So what’s the trade war about?

The trade war between USA and China, a question of interest

Trade war
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Our alumni, who has lived in China for more than 10 years and who is still doing business in China, shares his point of view about what’s going on with the trade war. A war that is confronting two leaderships and, moreover, two countries economies that want to rule the world.

Winter is coming. That’s what those of us working in international trade have been saying for years. Seeing the rapid rise of China, and the slow (self-inflicted) decline of the USA, it was obvious that the Americans would need to do something to stop the Chinese. We were saying it with Bush already, long before the Starks*. But then Obama came. We all loved him, especially the Chinese: they talked a lot about trade, signed a lot of documents, did nothing.

Then Trump arrived, perfect timing for him. After eight years of Obama inactivity, the situation was getting out of hand. China had become a world power, playing the trade game using rules written for an undeveloped economy. Of course, they did not want to change anything.

So Trump saw a clear opening, he went for it. He had a first meeting with Xi Jinping in Mar-a-Lago, they parted as best friends. After that, BOOOM!!! You know the story. And unlike Obama, he really got China’s attention.

The first time I went to China after the trade war begun, I was very surprised. I was expecting everybody there to hate Trump (like mostly everybody except less than half of US citizens). But all my Chinese friends adored him. Opposite to Obama, here you have a guy that really knows how to negotiate. On top of that, he is a successful businessman and super-rich. What’s not to like?

So where are we now? The trade war is really taking a toll on both countries’ economies, even though both try to pretend that the situation is not so bad. In the US, the manufacturing sector has been sluggish for years. But if Bezos, Zuckerberg, Cook and company can continue making money out of our private lives, Wall Street is happy and everything is OK (even if social inequality is rising and as history shows, when that reaches a certain point, then REALLY winter is coming). In China, before the trade war begun, factories had no time to start working on new projects. My next trip is in 2 weeks (11 factories in 8 days 加油马可!!) and I know I will see the same as the last trips: half-empty work floors and salesmen pushing to start these long-forgotten projects.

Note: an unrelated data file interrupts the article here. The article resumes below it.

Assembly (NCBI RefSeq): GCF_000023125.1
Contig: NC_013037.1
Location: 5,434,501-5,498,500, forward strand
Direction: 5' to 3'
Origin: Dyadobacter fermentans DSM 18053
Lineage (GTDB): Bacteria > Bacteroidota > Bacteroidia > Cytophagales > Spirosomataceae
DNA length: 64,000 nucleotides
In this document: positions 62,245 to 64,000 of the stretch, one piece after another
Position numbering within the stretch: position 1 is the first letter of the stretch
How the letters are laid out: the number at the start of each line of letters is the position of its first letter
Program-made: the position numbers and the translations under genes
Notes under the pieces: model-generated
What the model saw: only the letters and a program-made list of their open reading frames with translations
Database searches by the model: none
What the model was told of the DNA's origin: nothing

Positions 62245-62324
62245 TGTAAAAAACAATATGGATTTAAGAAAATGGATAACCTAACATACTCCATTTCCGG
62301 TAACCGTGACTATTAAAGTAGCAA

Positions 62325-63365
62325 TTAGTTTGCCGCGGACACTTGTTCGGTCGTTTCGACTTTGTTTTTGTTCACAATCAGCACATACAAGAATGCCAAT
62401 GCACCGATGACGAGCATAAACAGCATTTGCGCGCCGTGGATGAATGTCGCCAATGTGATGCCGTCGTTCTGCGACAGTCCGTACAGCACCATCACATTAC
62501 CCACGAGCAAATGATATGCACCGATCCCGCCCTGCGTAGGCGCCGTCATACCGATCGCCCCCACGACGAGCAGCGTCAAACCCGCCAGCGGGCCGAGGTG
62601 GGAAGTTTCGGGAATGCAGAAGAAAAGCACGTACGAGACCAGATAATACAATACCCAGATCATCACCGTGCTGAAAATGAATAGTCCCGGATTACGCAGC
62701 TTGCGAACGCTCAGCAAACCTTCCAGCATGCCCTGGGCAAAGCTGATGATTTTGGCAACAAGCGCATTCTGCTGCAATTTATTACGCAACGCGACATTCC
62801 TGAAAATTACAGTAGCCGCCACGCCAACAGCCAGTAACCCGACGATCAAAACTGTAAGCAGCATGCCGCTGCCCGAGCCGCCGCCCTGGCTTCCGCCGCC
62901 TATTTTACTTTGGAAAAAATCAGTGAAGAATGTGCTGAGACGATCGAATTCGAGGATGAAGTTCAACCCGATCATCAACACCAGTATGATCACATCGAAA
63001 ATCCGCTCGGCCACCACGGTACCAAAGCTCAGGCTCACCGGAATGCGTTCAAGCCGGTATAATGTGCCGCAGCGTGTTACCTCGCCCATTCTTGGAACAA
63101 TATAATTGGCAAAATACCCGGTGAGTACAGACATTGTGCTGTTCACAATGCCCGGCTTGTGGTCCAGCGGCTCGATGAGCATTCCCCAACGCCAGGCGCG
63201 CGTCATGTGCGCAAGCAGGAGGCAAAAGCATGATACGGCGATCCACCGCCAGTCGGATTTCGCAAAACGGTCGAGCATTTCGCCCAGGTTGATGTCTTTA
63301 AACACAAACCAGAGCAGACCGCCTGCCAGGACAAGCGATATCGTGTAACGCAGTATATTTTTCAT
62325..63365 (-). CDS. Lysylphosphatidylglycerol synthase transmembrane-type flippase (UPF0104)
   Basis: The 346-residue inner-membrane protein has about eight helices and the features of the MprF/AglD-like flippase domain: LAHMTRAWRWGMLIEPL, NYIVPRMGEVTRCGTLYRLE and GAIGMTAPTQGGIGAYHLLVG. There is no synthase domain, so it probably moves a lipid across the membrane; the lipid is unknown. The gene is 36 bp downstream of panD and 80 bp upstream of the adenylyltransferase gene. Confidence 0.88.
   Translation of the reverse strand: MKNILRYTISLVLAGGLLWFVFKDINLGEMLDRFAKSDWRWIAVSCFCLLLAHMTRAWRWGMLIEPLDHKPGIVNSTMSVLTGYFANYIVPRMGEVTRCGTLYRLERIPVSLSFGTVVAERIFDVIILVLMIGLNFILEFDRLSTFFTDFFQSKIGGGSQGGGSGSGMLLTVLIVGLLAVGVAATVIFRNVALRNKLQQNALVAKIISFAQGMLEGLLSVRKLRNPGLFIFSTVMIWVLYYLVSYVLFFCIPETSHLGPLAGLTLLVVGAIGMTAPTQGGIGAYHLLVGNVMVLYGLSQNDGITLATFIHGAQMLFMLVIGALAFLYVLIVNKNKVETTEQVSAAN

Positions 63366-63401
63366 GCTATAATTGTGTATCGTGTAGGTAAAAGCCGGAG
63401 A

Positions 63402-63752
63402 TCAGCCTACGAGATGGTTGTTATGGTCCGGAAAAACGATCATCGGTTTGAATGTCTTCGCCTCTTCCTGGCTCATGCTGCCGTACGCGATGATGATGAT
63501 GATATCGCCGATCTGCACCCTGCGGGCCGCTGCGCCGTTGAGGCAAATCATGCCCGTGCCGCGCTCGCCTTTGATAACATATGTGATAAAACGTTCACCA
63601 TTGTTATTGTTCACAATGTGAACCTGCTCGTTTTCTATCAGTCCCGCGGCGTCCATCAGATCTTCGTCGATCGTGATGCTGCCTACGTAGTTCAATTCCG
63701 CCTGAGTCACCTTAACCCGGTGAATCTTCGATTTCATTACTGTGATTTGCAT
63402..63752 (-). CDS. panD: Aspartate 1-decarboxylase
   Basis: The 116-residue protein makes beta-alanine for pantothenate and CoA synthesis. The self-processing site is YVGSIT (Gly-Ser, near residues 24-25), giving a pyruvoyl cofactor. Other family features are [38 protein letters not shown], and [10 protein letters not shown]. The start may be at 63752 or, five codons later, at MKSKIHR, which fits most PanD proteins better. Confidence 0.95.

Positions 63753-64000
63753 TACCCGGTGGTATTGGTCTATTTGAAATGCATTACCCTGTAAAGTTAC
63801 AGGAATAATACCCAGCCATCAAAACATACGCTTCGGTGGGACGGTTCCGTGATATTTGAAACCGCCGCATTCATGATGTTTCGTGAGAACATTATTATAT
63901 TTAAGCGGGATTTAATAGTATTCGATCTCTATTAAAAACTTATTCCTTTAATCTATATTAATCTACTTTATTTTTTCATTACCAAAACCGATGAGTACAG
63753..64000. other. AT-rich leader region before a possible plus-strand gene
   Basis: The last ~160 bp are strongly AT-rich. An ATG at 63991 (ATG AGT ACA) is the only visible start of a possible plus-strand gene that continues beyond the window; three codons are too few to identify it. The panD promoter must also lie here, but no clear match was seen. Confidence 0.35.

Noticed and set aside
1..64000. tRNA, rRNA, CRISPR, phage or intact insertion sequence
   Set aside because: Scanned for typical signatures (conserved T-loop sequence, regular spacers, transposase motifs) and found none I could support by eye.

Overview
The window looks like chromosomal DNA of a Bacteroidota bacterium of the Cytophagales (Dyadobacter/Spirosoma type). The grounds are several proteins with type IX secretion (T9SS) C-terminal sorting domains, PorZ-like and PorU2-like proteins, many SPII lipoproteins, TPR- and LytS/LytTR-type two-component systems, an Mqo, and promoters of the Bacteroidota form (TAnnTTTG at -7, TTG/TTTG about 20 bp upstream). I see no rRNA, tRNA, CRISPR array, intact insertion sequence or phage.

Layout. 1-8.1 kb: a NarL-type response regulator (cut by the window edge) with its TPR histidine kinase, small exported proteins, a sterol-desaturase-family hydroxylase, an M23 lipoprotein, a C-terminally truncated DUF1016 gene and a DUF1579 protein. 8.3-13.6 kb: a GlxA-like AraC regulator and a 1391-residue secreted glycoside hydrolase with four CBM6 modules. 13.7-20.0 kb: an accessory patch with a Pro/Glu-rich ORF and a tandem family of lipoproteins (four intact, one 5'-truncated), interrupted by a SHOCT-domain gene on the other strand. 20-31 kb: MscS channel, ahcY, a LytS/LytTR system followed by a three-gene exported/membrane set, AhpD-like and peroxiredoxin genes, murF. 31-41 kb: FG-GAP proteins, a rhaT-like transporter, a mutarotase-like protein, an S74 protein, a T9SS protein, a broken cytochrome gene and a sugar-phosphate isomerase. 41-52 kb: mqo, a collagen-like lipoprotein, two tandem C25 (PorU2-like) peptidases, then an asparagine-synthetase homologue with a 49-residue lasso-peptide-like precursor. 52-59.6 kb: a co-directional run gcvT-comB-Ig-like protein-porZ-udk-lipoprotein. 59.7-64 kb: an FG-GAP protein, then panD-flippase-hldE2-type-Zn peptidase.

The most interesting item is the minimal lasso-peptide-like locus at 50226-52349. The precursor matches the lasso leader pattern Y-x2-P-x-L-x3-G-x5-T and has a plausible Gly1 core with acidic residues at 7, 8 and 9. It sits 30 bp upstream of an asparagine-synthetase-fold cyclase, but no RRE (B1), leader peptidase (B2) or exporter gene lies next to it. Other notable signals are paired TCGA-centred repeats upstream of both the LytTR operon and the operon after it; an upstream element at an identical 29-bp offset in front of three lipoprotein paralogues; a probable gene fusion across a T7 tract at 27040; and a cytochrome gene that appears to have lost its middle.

So, as happens in all wars, for the moment everybody is losing. The problem is that both Trump and Xi can not afford to look weak. Xi is a master politician. And unlike most western politicians, he is clever and well prepared to rule. But the change to the presidential terms made him a lot of enemies, and with Hong Kong in his plate right now, he can not afford to look weak with the US. Trump, on the other hand, has elections in one year. He can not look weak towards China, but it’s difficult for a standing president to lose an election if the economy is good. So he might do whatever it takes, Draghi style, to keep the economy afloat for one more year.

So what now? It’s impossible to know, but here is my personal point of view. In the end, this is Trump’s war, he has all the cards. He will move, and the Chinese will react. If the recession waits until after the election (which is a big IF), he will try to keep appearing as hard on China, and maybe will close some deals on the trade war front (depending on poll results, but seeing his potential Democrat rivals, he will not even need to do that). If recession really strikes, he will try anything to get out of it. The most obvious way is to sign a big flashy trade deal with China and «end» the trade war. So if recession strikes, China will have an opening to get a better deal, and Trump will probably get a lousy deal, but it does not care. It will be fake news, anyway.



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